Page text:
Tradeoff between enzyme and metabolite efficiency maintains metabolic homeostasis upon perturbations in enzyme capacity.

Research paper by Sarah-Maria SM Fendt, Joerg Martin JM Buescher, Florian F Rudroff, Paola P Picotti, Nicola N Zamboni, Uwe U Sauer

Indexed on: 16 Apr '10Published on: 16 Apr '10Published in: Molecular Systems Biology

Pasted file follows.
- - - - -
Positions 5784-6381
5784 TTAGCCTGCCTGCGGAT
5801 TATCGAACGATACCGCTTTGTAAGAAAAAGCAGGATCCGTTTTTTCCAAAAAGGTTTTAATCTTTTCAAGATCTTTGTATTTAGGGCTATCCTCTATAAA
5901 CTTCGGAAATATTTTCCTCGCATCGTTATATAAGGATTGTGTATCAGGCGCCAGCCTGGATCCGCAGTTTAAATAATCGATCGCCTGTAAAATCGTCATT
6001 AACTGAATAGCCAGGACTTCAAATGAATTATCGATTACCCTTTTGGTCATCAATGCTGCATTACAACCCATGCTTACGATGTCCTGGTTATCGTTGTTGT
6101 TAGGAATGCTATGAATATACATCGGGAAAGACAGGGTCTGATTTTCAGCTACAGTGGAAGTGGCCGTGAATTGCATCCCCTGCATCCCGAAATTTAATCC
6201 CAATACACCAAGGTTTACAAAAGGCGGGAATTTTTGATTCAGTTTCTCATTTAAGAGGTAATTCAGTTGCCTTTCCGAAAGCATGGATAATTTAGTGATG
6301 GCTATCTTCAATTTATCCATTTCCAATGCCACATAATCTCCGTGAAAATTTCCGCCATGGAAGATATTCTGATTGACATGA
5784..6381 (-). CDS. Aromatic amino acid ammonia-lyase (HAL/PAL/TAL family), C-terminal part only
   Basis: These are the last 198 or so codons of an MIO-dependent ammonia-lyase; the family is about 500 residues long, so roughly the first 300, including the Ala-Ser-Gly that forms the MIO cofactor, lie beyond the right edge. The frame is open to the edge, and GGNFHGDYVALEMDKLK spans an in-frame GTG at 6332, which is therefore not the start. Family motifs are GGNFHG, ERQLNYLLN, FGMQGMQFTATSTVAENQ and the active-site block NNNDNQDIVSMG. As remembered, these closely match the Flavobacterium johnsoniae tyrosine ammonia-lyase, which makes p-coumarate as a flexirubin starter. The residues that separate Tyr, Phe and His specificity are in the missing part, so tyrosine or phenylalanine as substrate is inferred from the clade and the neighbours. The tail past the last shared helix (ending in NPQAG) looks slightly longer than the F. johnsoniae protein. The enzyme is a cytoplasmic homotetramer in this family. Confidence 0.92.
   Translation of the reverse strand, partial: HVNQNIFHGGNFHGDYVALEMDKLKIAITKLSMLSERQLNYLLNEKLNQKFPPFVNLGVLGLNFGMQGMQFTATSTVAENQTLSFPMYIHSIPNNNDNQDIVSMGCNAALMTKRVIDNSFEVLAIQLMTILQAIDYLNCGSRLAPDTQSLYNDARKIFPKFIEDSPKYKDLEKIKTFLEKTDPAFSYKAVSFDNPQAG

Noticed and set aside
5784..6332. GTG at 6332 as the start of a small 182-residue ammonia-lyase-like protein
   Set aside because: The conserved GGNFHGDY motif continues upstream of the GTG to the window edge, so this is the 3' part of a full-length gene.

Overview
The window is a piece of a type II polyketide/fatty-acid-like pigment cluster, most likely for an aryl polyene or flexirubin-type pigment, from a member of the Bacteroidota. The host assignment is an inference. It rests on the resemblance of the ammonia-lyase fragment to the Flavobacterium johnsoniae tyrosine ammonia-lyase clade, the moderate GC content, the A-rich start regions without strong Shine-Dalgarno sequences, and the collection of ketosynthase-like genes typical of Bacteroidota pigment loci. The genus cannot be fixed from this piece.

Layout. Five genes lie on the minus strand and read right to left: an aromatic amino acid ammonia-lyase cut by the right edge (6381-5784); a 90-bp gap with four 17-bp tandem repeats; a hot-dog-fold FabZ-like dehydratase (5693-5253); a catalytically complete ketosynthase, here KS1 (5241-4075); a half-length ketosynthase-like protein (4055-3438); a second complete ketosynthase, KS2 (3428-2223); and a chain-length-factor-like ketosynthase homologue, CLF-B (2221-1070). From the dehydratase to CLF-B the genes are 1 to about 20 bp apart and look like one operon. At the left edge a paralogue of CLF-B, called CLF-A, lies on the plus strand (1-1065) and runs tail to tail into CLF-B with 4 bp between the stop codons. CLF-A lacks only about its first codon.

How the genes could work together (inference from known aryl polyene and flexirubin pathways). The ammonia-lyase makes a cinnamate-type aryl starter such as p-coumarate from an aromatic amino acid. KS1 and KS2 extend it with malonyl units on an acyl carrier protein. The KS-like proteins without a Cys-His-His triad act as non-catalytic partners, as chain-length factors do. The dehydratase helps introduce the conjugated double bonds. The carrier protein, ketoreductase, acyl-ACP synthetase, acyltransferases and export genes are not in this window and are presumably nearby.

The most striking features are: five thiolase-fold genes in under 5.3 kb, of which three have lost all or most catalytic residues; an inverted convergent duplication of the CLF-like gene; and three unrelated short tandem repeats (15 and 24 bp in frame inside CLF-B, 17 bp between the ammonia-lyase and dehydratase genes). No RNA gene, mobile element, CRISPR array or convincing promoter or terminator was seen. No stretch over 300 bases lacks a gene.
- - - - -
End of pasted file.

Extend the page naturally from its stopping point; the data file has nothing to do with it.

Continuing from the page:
What is the relationship between enzymes and metabolites, the two major constituents of metabolic networks? We propose three alternative relationships between enzyme capacity and metabolite concentration alterations based on a Michaelis-Menten kinetic; that is enzyme capacities, metabolite concentrations, or both could limit the metabolic reaction rates. These relationships imply different correlations between changes in enzyme capacity and metabolite concentration, which we tested by quantifying metabolite, transcript, and enzyme abundances upon local (single-enzyme modulation) and global (GCR2 transcription factor mutant) perturbations in Saccharomyces cerevisiae. Our results reveal an inverse relationship between fold-changes in substrate metabolites and their catalyzing enzymes. These data provide evidence for the hypothesis that reaction rates are jointly limited by enzyme capacity and metabolite concentration. Hence, alteration in one network constituent can be efficiently buffered by converse alterations in the other constituent, implying a passive mechanism to maintain metabolic homeostasis upon perturbations in enzyme capacity.